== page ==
09 November 2017
In his Pre Budget Report, published on 9 October 2007, the Chancellor of the Exchequer announced that there was to be a new tax regime for non-domiciled UK residents. Between publication of draft legislation by the Treasury on 18 January 2008 and the Budget Announcement on 12 March, with expected re-release of legislation in early April, there was intense lobbying to clarify the new rules and to either delay or stop their implementation in part or entirely.
It is now clear that the options for non-domiciled UK residents (who have been in the UK for seven out of the last nine tax years) are:
a. To pay a £30,000 fee in order to be taxed on the remittance basis; or
b. Pay tax on a worldwide basis.
In addition to the introduction of the £30,000 fee rule, there is also a raft of changes relating to residence, domicile, remittances and the taxation of offshore trusts and structures. Of particular concern for art collectors is the taxation of chattels remitted into the UK that were acquired with offshore investment income.
Income used to purchase chattels
Prior to 6 April 2008, it was possible to purchase a work of art outside the UK with offshore investment income and bring the work of art into the UK without incurring an income tax charge. The general position now is that an income tax charge will apply if the work of art was acquired after 11 March 2008. For example, if somebody uses cash from a bank account that includes rolled up income of £5,000 to buy a painting before 11 March 2008 and brings the painting into the UK at any stage, no income tax charge will arise. If, however, the painting was bought after 11 March 2008 and brought into the UK after 6 April 2008, income tax will be chargeable on the £5,000 at his marginal rate (40% for a higher rate tax payer).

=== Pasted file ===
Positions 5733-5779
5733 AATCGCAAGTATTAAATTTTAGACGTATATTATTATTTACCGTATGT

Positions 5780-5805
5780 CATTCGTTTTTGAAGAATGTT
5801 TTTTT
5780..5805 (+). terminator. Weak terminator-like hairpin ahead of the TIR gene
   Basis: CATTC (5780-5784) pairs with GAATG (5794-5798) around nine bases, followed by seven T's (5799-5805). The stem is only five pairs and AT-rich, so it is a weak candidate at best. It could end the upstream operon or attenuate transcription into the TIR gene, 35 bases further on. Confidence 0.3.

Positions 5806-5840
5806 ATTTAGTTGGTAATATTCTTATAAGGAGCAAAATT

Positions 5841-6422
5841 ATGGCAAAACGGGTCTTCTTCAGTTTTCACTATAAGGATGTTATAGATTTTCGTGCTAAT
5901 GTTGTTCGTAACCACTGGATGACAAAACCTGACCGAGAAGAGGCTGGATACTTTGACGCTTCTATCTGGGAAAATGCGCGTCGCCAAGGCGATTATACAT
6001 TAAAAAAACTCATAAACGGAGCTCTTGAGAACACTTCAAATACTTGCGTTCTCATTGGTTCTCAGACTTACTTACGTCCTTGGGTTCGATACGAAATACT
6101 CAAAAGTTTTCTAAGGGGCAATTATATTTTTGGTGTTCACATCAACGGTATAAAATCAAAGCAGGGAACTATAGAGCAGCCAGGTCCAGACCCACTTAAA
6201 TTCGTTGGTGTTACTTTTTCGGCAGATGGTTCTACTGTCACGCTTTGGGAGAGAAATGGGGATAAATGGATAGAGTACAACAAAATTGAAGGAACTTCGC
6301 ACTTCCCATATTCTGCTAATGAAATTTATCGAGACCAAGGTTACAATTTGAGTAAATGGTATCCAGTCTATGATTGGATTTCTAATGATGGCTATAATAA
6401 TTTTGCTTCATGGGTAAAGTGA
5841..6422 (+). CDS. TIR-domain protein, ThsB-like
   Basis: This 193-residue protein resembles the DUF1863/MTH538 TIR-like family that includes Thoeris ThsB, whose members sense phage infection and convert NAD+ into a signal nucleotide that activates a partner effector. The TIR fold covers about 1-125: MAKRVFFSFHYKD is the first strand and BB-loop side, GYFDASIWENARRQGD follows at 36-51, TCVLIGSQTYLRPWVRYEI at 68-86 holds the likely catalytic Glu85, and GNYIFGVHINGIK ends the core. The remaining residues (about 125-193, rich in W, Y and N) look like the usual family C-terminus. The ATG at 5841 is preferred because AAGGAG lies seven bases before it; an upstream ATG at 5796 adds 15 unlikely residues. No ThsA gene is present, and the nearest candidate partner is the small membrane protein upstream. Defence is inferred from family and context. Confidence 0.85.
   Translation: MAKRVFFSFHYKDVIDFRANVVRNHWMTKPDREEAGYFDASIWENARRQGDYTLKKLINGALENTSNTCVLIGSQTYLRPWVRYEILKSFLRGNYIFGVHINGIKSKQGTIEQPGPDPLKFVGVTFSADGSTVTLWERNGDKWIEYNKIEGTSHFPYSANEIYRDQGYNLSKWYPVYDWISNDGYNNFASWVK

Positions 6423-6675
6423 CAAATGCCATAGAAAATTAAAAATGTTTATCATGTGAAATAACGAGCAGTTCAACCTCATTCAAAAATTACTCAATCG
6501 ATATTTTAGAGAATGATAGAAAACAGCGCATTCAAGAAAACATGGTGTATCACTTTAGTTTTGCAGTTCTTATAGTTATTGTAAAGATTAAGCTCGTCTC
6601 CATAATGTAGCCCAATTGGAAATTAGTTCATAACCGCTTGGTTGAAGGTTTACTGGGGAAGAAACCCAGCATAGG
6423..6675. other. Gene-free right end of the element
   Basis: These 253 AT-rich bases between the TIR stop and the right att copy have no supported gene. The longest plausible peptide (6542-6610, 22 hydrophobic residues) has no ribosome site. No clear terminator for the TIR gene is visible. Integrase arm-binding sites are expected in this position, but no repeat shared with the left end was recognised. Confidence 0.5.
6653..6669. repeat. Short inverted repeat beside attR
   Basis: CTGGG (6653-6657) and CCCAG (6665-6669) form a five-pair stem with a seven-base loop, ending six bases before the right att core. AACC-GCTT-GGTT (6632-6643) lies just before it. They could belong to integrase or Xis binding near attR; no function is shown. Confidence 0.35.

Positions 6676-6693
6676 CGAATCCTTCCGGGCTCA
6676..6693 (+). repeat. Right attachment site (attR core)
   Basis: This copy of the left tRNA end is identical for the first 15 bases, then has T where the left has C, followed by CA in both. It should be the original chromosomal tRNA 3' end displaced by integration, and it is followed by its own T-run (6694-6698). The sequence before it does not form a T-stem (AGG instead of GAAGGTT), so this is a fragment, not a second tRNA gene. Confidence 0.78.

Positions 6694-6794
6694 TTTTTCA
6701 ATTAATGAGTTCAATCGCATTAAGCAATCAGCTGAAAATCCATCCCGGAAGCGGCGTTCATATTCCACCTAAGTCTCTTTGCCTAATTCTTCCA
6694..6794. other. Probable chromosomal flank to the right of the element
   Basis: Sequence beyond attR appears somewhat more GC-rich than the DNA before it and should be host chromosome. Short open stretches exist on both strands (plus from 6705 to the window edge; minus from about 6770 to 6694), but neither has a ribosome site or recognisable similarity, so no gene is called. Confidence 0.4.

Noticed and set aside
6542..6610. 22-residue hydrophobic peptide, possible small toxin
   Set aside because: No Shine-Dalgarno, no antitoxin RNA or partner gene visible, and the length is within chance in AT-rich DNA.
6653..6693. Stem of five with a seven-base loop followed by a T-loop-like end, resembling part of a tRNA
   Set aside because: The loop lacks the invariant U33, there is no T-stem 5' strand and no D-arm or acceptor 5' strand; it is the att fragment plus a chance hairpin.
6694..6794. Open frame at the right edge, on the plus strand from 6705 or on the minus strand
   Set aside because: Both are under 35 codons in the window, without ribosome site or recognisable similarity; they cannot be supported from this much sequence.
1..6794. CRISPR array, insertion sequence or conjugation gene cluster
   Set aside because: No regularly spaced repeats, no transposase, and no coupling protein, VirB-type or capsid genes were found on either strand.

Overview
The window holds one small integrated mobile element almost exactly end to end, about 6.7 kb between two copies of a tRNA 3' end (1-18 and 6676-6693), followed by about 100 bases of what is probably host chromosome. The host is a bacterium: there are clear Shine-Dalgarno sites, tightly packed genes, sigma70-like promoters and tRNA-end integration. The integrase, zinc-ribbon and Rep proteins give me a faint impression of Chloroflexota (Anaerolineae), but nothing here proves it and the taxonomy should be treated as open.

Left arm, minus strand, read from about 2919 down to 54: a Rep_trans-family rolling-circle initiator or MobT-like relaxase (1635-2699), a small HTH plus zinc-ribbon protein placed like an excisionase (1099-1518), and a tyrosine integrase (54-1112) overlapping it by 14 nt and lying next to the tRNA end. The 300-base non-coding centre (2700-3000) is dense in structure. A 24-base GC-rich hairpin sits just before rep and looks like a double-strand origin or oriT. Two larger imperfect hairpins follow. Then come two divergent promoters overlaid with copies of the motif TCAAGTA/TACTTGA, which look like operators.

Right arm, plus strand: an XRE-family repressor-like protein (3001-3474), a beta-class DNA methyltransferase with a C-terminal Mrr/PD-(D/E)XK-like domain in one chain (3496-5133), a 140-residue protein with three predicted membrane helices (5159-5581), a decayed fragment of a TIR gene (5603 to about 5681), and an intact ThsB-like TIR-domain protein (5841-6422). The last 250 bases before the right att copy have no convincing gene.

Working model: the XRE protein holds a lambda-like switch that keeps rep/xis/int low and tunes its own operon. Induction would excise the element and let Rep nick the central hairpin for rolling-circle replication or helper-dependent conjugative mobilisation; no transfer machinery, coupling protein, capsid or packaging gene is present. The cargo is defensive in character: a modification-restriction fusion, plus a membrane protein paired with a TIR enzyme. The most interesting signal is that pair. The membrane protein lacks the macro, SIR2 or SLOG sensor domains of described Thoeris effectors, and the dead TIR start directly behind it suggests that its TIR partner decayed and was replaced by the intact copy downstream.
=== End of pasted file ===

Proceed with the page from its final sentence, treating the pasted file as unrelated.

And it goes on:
In effect this means that the new rules will apply from 11 March 2008 and will only concern those individuals who acquire works of art after that date.
As regards exemptions, the Budget 2008 Notes provide that any asset in the UK on 5 April 2008 will be exempt from charge under the remittance basis, for so long as the current owner owns it, even if that asset is later exported and then re-imported into the UK. There is also an exemption for assets brought into the UK for repair and restoration and assets in the UK for less than a nine-month period.
Art for public display
The opportunity to export and then re-import works of art owned on 11 March 2008 means that there will be no disincentive to lending works of art currently held in the UK for display abroad.
There will be an exemption for works of art bought overseas which are brought into the UK for public display, either indefinitely or temporarily. Even if these were acquired after 11 March 2008 using offshore income or gains, no tax charge will arise. Works of art not on display but held by approved establishments for the public to see or for educational purposes will also be covered.
It is not clear whether this exemption will extend to works of art brought into the UK for display prior to an auction. If not, this will clearly reduce the UK’s attraction as an auction venue. However, changes have also been announced to the proposed new rules on the taxation of gains made by offshore trusts. These would seem to mean that it will continue to be possible for trustees to sell works of art into the UK without incurring capital gains tax charges for the settlor of the trust. The details of these changes is still awaited but if they are implemented in the manner suggested in the Budget Notes, this will be welcome news to UK auction houses concerned that they would no longer be employed by a significant group of collectors.